In some ways, day three of our gad about northern
was a little disappointing. We
had booked ourselves on another archaeological tour, this time to see more
ruins and artefacts of the Sican culture, dating from 800 to 1350 AD.
Unfortunately, there were no English-speaking guides available and the
substitute was 23-year-old Christian, only 6 months into his guide training,
and he had only been learning English one month. He was enthusiastic but spoke
rapid and slightly mumbled Spanish, which was almost impossible for us to
follow. And, to top that off, our driver overused his power steering so much
that the constant swaying back and forth made me feel a little nauseous. Peru
|The Pomac Forest, from a nearby hill|
Also, we only got a 4½-hour tour, rather than the 5 hours we had paid for, and, with no lunch break, we were starving by the end of it. We also missed out on visiting the two pyramids we were supposed to see, Huaca las Ventanas and Huaca el Oro, supposedly because the river between them and us was too full, an excuse we found very hard to believe at the end of the dry season.
|The 1000-year-old tree|
But, to focus on the positive … We saw a fox as we drove through the Bosque del Pomac, the Pomac Forest, though it was too far away to photograph, and a couple of scurrying lizards that were too fast to capture. I hugged the Arbol Milenario, a 1000-year-old tree, and got some photos of egrets (I think), when we asked our driver to stop as we passed the copse of trees where a small colony was nesting.
We also stopped to photograph a bridge, which had collapsed due to torrential El niño rain causing a torrent that undermined its foundations. As the river bed is now dry, we crossed over that – I’m not sure what the locals will do when the rains come again.
|Having fun with reflections in the museum's plate-glass facade|
The best part of the morning was spent at yet another imposing museum, the Museo Sican.
The finds contained in this museum came from the pyramids we had seen two days earlier at Túcume (see my previous blog) and other such pyramid structures in the surrounding area, and they are magnificent. Judging by their grave goods, the elite of Sican society were obviously very wealthy, with death masks, representing the face of their Sican god, made of gold and tumbaga (an alloy of copper, silver and low carat gold). The museum’s well-presented exhibits provided a clear and vivid image of the daily life of the Sican people, who may have numbered as many as 1.5 million at the height of their civilisation. Their metalwork and ceramics were particularly impressive and, once again, there were many reconstructions to help the visitors visualise how graves were found and how the people may have lived.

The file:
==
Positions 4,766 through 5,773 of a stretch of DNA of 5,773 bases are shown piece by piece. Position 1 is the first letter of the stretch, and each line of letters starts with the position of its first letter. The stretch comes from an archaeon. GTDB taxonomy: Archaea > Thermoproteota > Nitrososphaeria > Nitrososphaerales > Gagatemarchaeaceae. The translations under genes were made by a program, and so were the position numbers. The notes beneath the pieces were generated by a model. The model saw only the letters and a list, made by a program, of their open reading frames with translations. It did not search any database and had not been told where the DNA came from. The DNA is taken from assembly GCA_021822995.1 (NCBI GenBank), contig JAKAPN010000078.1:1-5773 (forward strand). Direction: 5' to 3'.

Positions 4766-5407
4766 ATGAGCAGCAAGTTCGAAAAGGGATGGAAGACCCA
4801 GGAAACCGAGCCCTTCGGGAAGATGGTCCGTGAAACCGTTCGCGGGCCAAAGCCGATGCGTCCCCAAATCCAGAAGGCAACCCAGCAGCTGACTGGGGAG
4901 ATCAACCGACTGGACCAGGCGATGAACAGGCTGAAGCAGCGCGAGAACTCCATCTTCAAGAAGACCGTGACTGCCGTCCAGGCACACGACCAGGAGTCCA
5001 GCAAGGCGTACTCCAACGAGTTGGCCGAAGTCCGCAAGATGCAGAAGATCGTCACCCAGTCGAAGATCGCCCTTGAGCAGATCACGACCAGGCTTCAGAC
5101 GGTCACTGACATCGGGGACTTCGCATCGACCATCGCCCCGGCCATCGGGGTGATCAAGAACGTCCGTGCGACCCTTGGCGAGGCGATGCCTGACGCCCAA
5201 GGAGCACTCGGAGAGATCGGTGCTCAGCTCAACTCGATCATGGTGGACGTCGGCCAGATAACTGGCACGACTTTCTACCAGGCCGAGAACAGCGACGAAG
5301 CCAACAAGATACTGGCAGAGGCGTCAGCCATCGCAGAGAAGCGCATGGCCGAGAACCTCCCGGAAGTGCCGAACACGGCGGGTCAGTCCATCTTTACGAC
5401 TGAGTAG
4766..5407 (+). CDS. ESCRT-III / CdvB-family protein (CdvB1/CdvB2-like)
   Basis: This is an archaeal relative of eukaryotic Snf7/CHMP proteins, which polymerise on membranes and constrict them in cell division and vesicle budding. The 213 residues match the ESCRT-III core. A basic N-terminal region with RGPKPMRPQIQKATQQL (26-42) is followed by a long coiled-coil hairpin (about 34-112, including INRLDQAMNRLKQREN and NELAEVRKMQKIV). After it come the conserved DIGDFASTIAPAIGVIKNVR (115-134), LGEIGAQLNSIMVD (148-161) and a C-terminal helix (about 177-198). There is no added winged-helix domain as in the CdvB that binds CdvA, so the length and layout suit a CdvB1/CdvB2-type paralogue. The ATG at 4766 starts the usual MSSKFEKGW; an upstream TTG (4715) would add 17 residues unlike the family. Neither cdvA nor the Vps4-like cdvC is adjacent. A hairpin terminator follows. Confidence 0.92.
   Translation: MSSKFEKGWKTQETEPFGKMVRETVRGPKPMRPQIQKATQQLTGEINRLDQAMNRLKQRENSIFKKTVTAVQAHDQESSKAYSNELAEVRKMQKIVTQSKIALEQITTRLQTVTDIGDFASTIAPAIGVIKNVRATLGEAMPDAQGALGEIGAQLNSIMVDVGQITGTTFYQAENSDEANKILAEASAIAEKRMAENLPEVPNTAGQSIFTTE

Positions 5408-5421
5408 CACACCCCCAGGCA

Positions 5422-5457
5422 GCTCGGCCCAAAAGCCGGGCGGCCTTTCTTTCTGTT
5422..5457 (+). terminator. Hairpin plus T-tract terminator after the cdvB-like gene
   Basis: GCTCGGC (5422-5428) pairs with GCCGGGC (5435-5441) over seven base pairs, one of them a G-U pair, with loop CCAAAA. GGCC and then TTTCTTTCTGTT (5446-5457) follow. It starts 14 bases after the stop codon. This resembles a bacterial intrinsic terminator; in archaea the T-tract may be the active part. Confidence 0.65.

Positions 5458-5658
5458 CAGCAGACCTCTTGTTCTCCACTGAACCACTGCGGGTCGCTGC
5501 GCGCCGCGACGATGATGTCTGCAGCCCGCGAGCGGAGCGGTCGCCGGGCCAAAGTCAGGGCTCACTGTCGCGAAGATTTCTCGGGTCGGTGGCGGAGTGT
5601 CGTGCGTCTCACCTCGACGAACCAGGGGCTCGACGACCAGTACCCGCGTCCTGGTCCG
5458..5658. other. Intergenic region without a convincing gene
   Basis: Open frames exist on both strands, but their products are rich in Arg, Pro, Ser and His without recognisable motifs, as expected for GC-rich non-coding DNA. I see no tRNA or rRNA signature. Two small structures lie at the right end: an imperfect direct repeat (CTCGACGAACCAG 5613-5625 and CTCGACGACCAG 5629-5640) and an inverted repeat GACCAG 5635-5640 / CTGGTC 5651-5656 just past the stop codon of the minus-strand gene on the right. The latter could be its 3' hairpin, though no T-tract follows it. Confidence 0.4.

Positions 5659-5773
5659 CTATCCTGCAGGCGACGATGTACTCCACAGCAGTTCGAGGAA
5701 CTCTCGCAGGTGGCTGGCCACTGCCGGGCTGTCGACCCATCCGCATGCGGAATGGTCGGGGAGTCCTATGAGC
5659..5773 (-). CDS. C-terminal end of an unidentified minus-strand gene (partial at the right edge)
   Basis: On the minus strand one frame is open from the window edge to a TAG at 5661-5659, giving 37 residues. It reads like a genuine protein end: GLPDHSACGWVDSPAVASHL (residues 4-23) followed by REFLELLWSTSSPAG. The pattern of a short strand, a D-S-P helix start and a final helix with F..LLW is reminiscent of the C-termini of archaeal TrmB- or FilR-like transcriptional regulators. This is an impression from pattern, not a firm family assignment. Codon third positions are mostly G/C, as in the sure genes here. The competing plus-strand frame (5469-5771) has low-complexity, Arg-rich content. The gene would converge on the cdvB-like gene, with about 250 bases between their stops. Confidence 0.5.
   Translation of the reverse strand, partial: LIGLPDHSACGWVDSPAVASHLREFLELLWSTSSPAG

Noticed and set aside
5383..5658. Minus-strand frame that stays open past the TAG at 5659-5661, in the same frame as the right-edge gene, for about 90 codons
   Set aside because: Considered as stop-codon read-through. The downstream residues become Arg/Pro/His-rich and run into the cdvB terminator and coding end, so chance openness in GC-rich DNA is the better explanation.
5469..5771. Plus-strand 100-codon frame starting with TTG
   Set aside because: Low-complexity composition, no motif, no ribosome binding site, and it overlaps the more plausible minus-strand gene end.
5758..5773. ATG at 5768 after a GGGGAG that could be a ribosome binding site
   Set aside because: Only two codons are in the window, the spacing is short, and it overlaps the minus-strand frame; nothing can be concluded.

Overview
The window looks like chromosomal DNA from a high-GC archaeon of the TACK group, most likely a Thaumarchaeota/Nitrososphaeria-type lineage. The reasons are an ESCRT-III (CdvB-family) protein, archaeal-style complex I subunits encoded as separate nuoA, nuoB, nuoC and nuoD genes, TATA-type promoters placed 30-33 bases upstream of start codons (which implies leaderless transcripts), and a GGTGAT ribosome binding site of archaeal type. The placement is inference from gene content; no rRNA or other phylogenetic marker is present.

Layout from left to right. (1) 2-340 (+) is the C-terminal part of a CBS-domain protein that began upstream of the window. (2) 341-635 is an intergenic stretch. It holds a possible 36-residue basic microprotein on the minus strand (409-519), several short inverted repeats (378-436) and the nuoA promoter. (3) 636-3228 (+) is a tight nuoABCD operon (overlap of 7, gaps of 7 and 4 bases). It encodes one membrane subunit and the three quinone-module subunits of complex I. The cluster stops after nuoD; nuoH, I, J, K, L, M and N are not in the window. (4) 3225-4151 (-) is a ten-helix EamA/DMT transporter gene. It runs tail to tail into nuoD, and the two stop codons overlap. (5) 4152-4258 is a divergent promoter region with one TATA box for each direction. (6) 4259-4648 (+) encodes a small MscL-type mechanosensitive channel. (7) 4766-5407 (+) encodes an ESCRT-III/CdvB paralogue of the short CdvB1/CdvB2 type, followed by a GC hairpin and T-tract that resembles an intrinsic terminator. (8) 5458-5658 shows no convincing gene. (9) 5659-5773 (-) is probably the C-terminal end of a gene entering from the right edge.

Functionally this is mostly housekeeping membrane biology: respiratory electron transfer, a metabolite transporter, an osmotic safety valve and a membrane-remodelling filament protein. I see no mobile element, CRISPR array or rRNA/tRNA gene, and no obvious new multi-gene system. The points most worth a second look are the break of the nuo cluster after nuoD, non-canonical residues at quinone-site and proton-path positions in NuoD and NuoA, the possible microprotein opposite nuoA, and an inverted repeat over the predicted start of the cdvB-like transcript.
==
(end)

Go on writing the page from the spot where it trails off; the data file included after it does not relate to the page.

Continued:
|This is not my photograph. Photographer: Rosemania, http://en.wikipedia.org/wiki/File:Sican_funerary_mask_in_the_Metropolitan_Museum.jpg|
Once back in
we enjoyed a delicious lunch at a restaurant right on the Plaza de Armas, then
visited our tour agency to organise our next excursion. Unfortunately, we ended
up cancelling our visit to Kuelap, known as the Machu Picchu of the north, as it’s
actually a 3-night/2-day tour, rather than the 1-night/2-day that was
advertised – the extra 2 nights are 9-hour overnight bus journeys to get there
and back, and we just didn’t have the time to do the trip. We also had to fight
the travel agent to avoid paying a cancellation fee, eventually going with him
to the bus company to help him get his refund, and then placated him by booking
a 2-day/1-night tour to Chiclayo
In the late afternoon, we spent a fun hour exploring
’s central market area. It is huge,
and there was some great banter between the stallholders. Chiclayo
As few tourists come to northern
gringas are a real novelty here, and many
people were happy to greet us, answer our questions, share a laugh or simply
stare at the strange white women walking around their market. Peru
In fact, people in general seemed happier in the north, more open and friendly than in
Cusco, perhaps because they’re more prosperous, or maybe it's the warmer weather. They are also much more Westernised – there was almost no sign of any traditional
culture, neither in the clothing they wore, nor anything in the market in the
way of arts and crafts.
|Meet Carmen Rosa Nancy, one of the lovely market stallholders|
We returned to the Plaza, as the sun was going down. The dusk light and a glorious herringbone sky combined to produce some nice photographs of the beautiful cathedral and municipal buildings. These, plus a delicious dinner at the Mama Mia restaurant, provided a fine ending to our last day in
|The Municipal building, looking lovely in its night-lighting|